Parishioner donates big to telethon

Dawn Lee, president of the WHAS Crusade for Children, left, smiled as she listened to Terry Hickey, during an interview at the Jefferson Manor Rehab and Wellness Center, May 7. Hickey, whose parents were founding members of the Crusade, has donated $150,000 to the telethon in the last two years. (Record Photo by Ruby Thomas)

Terry Hickey, a member of Holy Spirit Church, was present at the first WHAS Crusade for Children telethon seven decades ago. He doesn’t remember many details of that day, but the lesson in giving remains.  

Hickey, who was born with cerebral palsy, is one of the Crusade’s top donors.

He contributed $90,000 to the Crusade this year; last year he gave $60,000. The Crusade raises money for agencies, schools and hospitals “to make life better for children with special needs,” according to its website,

Though a top contributor, Hickey said in a recent interview he doesn’t think much about his contribution. He only hopes when it’s “added to other donations that it’ll make a difference.”

Hickey’s whole family has been involved in supporting the Crusade for decades. He is one of three sons of Helen and Hank Hickey, who helped organize the forerunner to the Crusade, a telethon for children with cerebral palsy.

Hickey is wheelchair-bound, but despite his physical challenges he was able to live a full life, said his niece Colleen Creed, who Hickey refers to as his “right-hand” person.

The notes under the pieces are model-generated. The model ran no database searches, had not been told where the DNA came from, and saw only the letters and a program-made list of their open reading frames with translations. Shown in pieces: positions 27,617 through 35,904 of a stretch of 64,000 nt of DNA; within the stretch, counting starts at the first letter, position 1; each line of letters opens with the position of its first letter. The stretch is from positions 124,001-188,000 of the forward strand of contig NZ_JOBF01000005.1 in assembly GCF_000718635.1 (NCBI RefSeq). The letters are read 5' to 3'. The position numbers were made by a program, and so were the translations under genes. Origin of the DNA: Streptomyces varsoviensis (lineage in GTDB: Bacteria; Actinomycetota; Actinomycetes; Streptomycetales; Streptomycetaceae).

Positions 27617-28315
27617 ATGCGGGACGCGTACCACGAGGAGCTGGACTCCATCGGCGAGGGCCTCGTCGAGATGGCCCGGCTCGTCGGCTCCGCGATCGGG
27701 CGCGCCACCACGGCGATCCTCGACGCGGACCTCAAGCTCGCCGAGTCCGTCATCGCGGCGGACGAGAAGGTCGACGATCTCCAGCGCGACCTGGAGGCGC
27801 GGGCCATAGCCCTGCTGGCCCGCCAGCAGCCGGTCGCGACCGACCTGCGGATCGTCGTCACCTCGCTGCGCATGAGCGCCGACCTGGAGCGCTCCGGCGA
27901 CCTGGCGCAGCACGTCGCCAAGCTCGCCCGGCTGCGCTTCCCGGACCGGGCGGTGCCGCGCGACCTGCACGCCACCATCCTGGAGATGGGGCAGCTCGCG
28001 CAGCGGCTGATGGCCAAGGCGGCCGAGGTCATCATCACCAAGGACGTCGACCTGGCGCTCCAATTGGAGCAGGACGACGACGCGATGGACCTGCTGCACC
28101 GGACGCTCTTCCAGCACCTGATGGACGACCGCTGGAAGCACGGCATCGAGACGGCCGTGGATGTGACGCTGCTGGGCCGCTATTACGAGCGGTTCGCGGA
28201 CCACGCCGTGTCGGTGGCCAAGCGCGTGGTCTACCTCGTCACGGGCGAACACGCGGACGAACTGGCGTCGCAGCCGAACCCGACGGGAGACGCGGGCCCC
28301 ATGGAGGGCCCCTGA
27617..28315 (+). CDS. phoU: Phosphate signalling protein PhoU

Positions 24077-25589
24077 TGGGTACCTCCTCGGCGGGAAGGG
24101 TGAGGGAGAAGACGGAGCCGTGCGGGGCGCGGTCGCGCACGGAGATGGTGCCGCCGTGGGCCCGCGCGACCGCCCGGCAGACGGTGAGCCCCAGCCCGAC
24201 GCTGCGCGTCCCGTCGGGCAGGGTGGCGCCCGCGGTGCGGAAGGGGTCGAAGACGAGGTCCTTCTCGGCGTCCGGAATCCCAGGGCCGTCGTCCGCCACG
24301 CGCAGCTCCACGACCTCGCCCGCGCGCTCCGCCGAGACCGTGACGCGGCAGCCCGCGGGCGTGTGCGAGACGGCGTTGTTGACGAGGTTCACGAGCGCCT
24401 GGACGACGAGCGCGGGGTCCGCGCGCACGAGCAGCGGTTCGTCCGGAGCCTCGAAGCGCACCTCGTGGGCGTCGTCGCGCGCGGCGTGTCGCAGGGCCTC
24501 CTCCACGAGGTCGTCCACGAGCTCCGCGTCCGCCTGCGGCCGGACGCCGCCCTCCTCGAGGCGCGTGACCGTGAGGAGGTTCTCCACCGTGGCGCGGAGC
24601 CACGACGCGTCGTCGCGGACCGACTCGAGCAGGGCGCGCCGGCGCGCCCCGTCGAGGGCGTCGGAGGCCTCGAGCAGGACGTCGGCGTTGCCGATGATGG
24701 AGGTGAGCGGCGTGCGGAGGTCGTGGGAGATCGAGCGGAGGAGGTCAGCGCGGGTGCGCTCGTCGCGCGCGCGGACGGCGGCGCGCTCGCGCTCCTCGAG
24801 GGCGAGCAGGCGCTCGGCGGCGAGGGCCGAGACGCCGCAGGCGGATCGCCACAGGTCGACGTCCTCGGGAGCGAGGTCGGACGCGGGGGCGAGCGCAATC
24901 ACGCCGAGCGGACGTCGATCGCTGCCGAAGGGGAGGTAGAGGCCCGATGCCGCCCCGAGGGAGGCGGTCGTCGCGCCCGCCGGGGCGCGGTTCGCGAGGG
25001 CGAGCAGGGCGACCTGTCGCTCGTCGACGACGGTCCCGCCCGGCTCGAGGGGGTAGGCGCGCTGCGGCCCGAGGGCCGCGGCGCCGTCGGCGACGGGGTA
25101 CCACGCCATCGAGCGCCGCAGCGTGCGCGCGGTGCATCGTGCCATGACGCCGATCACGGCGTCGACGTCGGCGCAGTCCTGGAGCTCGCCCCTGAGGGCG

“He was even able to drive,” said Creed, explaining that his car was outfitted with hand controls.

Hickey attended St. Xavier High School and Bellarmine University. After graduation, he pursued a career in banking.

“I didn’t get married, so I was able to save my money,” Hickey said during a recent interview. 

“We were just an average family,” he said of his childhood. “We had our problems. Mom and dad were wonderful.” 

His niece said the family, life-long members of Holy Spirit Church, was close and they cared for each other. 

“My grandmother took good care of him,” Creed said. Hickey’s father died more than six decades ago, but his mother lived to be 99 years old. Hickey lived with her all his life. When she grew too elderly to remain at home, they moved into an assisted living facility together, Creed said. 

Dawn Lee, president and CEO of the WHAS Crusade for Children, sat with Hickey for a video interview May 7 at the Jefferson Manor Rehab and Wellness Center where he lives. The footage will air during the annual telethon June 2. 

“You have a unique history with the Crusade,” Lee told Hickey.

She explained that Hickey’s parents joined several other families in starting the fundraiser — which grew into the Crusade — because “they wanted to do something for their son.” 

They traveled to New York City to learn how to organize a telethon, Lee said. That fundraiser was around for two years, and the funds benefited the National Cerebral Palsy Foundation. The families soon realized, however, that they wanted to invest in an event where the funds would remain local, she said.

Reflecting on Hickey’s gift, Lee said it’s always “heartwarming” to receive such large gifts.

“Part of the beauty of the Crusade is the donors that have been involved since the beginning and still see the need to help kids with special challenges. That touches me beyond measure,” said Lee. “Every gift matters, and when someone steps up with a gift this size it helps. We have more need than funds.”

Lee also noted that she’s grateful for the Archdiocese of Louisville’s support of the Crusade. The archdiocese is one of the Crusade’s top contributors, with parishes taking up an annual collection. 

Last year, the Archdiocese of Louisville collection contributed $233,777.

Ruby Thomas
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Ruby Thomas
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